99% of Employees vote for selling B.S.I.
The ownership of the Belize Sugar Industries is about to go to foreign hands. American Sugar Refinery, the world’s largest sugar refining company, is poised to seal a deal to acquire majority shares, in excess of eighty percent, in the financially beset B.S.I. This morning, representatives from ASR met with BSI’s management and employees at Tower Hill where an Extraordinary General Meeting was convened. An estimated ninety-nine percent of all employees voted in favor of the buyout, a critical step because previous proposals to buy over B.S.I. had been met with resistance by the employees. The offer is for an investment of sixty-two million US dollars for forty-four million shares currently held by employees through the Belize Employees Holdings Trust. A.S.R. also proposes the payment of overdue dividends in the amount of five point two million dollars. News Five’s Isani Cayetano reports.
Isani Cayetano, Reporting
The overwhelming support for the inclusion of American Sugar Refining Company, as majority shareholder in the financially embattled Belize Sugar Industries Ltd., was crystallized this morning during an Extraordinary General Meeting held at B.S.I.’s Tower Hill compound. In attendance were employees from all departments within the company, including those who traveled north from Belize City. A.S.R. representative Jonathan Bamberger was the special invited guest.
Jonathan Bamberger, ASR Representative
“The world produces about a hundred and sixty-five million tons of sugar a year and consumption is growing two percent a year, that’s three million tons and we see in Belize the opportunity to participate in that growth, to be a part of it. We see good land for growing cane, a mill here which has good bones, has good potential and good ability to be expanded, has good management and it’s only constraint was the lack of financial resources.”
On September twenty-fourth, 2010, ING Group, the global financial institution through which B.S.I. had received its loan facility, as well as First Caribbean International Bank, served notice that effective March twenty-fourth, 2011 they would no longer be funding the company. In the wake of the cancellation B.S.I. began looking for a prospective lender, to no avail.
Joey Montalvo, C.E.O., BSI Group
“We have been unable or had been unable to secure any other commercial banks to substitute ING so we had then to search for a strategic investor. [Banco] Atlantida came on the scene [and] that is now history. American Sugar Refining subsequently followed. We have been connected to American Sugar Refining in the past, they’ve purchased our sugar and so that is how it all began.”
And with that a series of meetings were triggered with executives of the Belize Employees Holding Trust, the legally recognized body charged with the management of monies, including the disbursal of dividends to beneficiaries, for the relinquishment of its shares in B.S.I. Those shares currently amount to eighty-one point two-nine percent of the company. Approval of the sale; however, required shareholders to vote on the matter.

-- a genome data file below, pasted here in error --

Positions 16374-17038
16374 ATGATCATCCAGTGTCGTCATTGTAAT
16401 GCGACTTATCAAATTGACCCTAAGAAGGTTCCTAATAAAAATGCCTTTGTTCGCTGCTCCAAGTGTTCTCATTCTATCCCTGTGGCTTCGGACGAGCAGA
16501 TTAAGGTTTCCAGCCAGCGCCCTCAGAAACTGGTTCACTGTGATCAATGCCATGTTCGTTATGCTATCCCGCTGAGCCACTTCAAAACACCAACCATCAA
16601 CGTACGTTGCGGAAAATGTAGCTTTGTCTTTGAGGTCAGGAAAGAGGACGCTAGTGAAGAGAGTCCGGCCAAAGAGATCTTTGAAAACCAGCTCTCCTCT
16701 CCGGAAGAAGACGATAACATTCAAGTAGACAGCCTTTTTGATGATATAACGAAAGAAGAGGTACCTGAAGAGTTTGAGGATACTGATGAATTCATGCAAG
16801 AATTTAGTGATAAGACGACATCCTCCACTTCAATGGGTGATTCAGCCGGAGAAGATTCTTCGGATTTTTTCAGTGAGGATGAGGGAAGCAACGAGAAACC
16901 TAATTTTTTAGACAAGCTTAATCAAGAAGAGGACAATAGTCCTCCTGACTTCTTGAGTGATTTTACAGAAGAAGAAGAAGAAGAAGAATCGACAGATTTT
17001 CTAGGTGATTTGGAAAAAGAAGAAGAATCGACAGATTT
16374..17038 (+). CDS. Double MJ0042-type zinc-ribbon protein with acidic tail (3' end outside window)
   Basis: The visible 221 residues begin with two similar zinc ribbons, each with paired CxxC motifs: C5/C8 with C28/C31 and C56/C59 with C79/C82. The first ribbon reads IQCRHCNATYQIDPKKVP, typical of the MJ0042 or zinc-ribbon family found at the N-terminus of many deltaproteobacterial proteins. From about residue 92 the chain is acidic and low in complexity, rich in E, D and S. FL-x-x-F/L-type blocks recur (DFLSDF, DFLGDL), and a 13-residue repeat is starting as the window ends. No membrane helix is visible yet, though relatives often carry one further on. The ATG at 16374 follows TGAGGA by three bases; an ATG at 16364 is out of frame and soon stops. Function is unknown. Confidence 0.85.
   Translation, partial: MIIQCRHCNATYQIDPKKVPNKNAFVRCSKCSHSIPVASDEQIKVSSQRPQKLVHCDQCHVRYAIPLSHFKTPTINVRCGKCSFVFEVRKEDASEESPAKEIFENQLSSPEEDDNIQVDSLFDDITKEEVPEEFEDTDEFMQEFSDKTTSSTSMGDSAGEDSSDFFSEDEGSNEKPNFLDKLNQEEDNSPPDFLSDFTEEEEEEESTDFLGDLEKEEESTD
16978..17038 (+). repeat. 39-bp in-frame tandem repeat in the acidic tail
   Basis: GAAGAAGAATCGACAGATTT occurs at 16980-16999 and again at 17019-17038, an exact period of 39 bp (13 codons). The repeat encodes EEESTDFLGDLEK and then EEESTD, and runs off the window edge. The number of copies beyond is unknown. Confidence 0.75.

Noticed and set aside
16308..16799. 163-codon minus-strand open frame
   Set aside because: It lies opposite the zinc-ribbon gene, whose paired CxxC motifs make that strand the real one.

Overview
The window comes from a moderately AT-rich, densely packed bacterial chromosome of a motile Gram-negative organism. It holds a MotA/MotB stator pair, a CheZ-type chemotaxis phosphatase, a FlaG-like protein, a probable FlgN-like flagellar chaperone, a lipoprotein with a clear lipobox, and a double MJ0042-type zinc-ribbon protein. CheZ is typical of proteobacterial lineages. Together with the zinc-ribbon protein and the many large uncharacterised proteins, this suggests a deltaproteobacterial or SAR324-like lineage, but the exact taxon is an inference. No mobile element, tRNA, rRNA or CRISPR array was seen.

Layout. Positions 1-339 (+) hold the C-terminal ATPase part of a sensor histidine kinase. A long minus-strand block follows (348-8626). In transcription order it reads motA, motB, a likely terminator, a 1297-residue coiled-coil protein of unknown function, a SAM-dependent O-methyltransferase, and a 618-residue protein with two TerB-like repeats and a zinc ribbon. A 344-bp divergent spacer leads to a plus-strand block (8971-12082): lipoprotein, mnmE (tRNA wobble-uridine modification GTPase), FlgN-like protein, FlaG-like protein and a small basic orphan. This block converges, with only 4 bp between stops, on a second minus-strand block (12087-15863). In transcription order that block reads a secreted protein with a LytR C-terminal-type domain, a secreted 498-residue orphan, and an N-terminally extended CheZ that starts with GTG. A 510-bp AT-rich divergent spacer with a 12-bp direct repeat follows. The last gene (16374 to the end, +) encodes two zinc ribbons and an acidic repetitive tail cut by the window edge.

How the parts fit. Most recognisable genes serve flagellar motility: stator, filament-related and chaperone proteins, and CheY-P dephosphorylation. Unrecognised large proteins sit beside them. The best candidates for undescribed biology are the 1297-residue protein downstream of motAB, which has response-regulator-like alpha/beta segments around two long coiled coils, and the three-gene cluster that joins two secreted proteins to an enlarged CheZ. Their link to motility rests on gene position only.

Ian Leiva, Chairman, Belize Workers Union
“Today we voted on the two resolutions that were passed, one is to increase the share capital of B.S.I. and also to authorize the BEH Board to sell those increased share capitals to A.S.R.”
The sale of controlling shares in B.S.I., says Chief Financial Officer Belizario Carballo, is a complaisant agreement, one which will benefit all parties involved, including the sugar cane farmers.
Belizario Carballo, C.F.O., B.S.I.
“Here in Belize we, for example, know that there is a great potential for improvement in field productivity where we are averaging currently between fifteen to seventeen tons of cane per acre. We should be at twenty-eight tons of cane per acre and that is the scope for the growth that is out there available from the existing cane lands. And that is what as a company, as a new company we’ll be targeted to develop and that will involve working along with farmers. So it’s really a proposal that is not just good for employees and good for B.S.I., but it’s also good for the industry because it’s good for cane farmers as well because it’s a proposal that includes, not just settling the debt of B.S.I. and giving B.S.I. a new beginning, a fresh beginning.”
That revitalization, according to Montalvo, should commence sometime after the June thirtieth deadline when the deal is set to be completed. Part of the agreement is that dividends for the years 2006, 2007 and 2009 will be paid out to beneficiaries in installments based on a reducing balance. That total is currently at $5.2 million.
“This morning Mr. Bamberger announced that instead of taking three years to pay the full dividends owing to the workers, he has brought it up to a year and a half, eighteen months. Two weeks after they sign we will get the fifty percent, nine months later you will get the thirty and nine months after that you will get the twenty percent. So it will take approximately a year and a half and also a hundred percent for all retirees, hundred percent fully paid dividends two weeks after they sign.”
Reporting for News Five, I am Isani Cayetano.
B.S.I. produces about a hundred thousand tons of sugar per year.